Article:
if you’re already familiar with our general opinion of film festivals today, you might find it weird that i’d actually go ahead and plug one anyhoo. that’s one of the many goofy contradictions about me. i have my own rules about capitalization, i love using words that don’t actually exist and despite all of the reasons why film festivals seem to be a total waste of time, i still think there are a few that might be worth it.
unless you’re independently wealthy, the first decision you have to make – choosing which of the thousands of festivals to apply for – is hard enough, and then if you’re accepted to a bunch, the second decision – choosing which festivals to actually go to – is even more mind-numbing.
at the end of the day, it has to come down to what you value most. if you value money above all, you got into the wrong industry and i have no advice for you. if you value fame most, same answer. however if you’re like me and you see this career as a long steady climb and want to expand your contacts in an organic, genuine and easy-going way – and hell, if you’re just in need of a nice vacation, then perhaps the Big Island Film Festival is one worth attending.
full disclosure: i’m actually from the Big Island, so when my short was accepted last year it was kind of obvious that i was going to attend. family is even more important to me than filmmaking, so the fact that such a massive portion of my family – massive both in numbers and in body mass, thanks to my oldest-sister’s highly prolific brood – could actually see our film on the big screen, made attendance a total slam dunk. however the BIFF is practically brand new in the festival world. in fact, this next season is only its seventh! i didn’t know anything about it until Kendall, Denny and i actually went last year, but i was very pleased.
of course it’s Hawaii, so it’s obviously gorgeous. most of the screens are outside and screening your film under the stars is pretty amazing, but that’s not even the most compelling reason to go. in Hawaii, we have a term: talking story. talking story is basically the same thing as ‘shooting the s***’. it means hanging out, talking about nothing in particular, just having fun – but it’s much more than that. ‘talking story’ is a way of life. it’s an integral part of life. as a kid, ‘talking story’ would drive me completely nuts. i always wanted to be somewhere, do something, while ‘talking story’ meant sitting around seemingly doing nothing. now that i’m here on the continent however, i miss it. i really do. turning that clock in your head off and just being there with other people, getting to know them and genuinely enjoying their company is the kind of thing that makes you life-long friends, the kinds of friends that will do anything for you and for whom you would help however you can. those are the kinds of friends you’re likely to make at the Big Island Film Festival.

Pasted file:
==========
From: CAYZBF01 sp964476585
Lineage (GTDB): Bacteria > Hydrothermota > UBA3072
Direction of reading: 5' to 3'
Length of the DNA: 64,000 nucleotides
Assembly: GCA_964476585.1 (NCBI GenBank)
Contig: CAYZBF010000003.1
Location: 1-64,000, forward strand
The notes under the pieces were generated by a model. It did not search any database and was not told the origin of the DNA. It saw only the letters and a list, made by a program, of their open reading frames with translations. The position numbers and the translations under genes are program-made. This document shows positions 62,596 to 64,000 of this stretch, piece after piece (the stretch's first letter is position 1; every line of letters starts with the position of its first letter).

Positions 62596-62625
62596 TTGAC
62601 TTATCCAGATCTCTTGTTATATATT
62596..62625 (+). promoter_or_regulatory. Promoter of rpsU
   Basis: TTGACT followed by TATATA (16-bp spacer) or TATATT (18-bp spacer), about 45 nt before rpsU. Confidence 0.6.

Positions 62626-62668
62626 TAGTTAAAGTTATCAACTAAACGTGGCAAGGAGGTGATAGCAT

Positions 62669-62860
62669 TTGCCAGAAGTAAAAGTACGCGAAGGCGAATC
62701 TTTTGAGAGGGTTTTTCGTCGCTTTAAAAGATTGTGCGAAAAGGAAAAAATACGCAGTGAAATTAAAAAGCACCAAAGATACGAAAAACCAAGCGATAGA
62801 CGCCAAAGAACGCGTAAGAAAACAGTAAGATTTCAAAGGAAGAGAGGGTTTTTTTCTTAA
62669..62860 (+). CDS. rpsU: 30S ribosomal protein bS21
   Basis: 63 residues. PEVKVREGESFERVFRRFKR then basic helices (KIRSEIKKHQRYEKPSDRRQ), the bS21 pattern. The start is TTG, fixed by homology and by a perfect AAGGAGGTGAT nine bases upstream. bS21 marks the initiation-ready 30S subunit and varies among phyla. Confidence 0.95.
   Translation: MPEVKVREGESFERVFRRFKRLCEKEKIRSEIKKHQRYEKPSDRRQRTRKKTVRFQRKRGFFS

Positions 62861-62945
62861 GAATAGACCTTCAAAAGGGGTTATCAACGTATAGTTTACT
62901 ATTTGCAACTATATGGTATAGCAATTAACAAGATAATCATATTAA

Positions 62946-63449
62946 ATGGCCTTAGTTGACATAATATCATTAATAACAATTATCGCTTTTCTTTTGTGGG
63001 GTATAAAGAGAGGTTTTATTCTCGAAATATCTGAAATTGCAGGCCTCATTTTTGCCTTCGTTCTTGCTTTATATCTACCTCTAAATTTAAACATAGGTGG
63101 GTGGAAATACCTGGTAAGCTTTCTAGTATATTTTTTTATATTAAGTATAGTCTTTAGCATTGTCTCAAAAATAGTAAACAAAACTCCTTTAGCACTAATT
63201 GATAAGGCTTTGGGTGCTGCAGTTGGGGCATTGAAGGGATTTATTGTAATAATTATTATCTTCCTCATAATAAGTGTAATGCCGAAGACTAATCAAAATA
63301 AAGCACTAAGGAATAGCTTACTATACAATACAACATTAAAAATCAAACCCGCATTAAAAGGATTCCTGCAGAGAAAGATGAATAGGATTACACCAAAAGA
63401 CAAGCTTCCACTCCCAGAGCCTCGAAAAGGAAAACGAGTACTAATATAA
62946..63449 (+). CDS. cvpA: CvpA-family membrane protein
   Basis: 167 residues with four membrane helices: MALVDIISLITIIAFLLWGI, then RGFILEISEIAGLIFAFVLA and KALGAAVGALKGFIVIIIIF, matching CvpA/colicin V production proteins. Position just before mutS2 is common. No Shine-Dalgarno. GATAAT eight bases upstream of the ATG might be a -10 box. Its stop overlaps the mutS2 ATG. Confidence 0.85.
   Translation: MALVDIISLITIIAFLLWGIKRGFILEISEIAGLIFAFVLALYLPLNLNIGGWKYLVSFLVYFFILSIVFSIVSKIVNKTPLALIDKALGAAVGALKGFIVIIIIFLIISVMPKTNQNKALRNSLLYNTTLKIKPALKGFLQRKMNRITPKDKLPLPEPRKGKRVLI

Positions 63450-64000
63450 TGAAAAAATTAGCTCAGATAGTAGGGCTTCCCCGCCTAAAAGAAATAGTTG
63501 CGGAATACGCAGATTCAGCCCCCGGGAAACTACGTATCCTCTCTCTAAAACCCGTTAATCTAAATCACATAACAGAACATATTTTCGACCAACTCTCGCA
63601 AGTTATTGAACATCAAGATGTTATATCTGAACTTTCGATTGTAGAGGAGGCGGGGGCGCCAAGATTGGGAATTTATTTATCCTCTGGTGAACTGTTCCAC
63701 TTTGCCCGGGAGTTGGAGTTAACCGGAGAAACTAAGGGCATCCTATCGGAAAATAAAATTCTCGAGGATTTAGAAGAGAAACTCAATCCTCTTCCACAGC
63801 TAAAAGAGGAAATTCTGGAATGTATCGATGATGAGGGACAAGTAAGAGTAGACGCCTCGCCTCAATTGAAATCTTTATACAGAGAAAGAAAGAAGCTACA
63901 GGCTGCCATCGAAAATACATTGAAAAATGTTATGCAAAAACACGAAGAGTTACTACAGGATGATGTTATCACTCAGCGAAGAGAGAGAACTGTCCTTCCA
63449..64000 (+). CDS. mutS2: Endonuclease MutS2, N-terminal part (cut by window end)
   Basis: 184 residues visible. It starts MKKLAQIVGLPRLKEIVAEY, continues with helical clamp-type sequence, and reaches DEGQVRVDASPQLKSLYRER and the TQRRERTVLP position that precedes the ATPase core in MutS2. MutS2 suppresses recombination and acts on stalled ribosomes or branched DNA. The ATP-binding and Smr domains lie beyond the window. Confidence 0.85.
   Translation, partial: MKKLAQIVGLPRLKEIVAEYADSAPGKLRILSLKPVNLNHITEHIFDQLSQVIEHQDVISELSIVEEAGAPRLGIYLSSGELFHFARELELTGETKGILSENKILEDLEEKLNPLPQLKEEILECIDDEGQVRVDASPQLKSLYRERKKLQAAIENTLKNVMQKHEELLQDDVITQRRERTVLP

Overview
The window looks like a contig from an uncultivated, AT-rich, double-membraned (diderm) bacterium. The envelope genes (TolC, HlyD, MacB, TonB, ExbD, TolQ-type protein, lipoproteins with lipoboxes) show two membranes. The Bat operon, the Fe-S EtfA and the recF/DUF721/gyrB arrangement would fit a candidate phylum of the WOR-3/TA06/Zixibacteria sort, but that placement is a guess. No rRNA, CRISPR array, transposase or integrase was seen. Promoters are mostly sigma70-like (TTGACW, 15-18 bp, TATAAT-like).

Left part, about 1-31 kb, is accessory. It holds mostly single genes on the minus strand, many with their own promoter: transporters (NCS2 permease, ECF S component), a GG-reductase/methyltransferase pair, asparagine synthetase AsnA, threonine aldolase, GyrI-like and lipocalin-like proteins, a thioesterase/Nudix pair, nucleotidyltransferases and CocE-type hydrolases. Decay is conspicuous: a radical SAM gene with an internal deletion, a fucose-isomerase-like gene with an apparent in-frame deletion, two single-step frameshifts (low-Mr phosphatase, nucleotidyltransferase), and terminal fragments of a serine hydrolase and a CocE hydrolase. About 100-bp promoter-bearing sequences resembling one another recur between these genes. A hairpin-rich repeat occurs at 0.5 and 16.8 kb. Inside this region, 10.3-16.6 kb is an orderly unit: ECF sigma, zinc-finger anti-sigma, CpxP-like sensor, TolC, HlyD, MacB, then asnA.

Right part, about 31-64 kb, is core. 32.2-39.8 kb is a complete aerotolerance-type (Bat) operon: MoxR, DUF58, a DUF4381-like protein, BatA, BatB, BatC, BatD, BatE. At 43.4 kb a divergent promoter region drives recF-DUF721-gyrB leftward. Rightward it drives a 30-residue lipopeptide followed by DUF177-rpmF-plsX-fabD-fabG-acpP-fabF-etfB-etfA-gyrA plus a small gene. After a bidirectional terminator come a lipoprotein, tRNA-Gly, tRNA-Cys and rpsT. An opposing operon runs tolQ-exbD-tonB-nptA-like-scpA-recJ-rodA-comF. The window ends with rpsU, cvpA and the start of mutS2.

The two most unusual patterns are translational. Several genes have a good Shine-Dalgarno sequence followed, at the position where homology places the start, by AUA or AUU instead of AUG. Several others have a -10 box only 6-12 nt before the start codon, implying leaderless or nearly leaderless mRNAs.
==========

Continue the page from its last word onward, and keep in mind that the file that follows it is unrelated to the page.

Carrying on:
Jan and Leo Sears, the couple who created and run the festival, have added voluntary “talk story” sessions at the beginning of each day, which are only open to filmmakers. last year they were run by John Mason, the head of the Big Island Film Commission. though what happens in these sessions is not truly talking story, it’s really as close as you could get with a bunch of nervous, ambitious and self-centered filmmakers who’ve never talked story in their lives. i really think that Jan, Leo and John have done such a fantastic job of creating questions which crack open the filmmakers’ shells and of nurturing an environment over-all which creates trust and a kind of pervasive brotherly good will.
now cost can obviously be an issue. the Mauna Lani Resort where the film festival takes place is breathtakingly gorgeous, but a little out of the range of the average indie filmmaker. there are a variety of cheaper places to stay in Kona, the main city on that side of the island. there are time shares and hotels and you can always try couch surfing. that obviously means you’ll need to rent a car, but i mean come on! you’re in Hawaii! you’re NOT going to check out one of the most gorgeous beaches in the world or see one of the world’s most active volcanoes while you’re there? let’s get real.
so in summary, you’re liable to make lifelong friends who also happen to be filmmakers – the very best kind of contacts – and you’re likely to have a really amazing time as well, and those are just about the only valid reasons to go to festivals anymore in my humble opinion.
Chad is the Creative Director of supefreako productions. A writer/director with over two decades experience as a performer, Chad traveled the world with STOMP in the late nineties and then moved to Los Angeles where he’s played drums for an Elektra-records band, written and produced an album of his own and worked in TV, film and theater as an actor.
Chad founded superfreako productions in 2007 with his brother Denny and long-time girlfriend Kendall. Follow the on-going story of superfreako productions at blogfreako.com.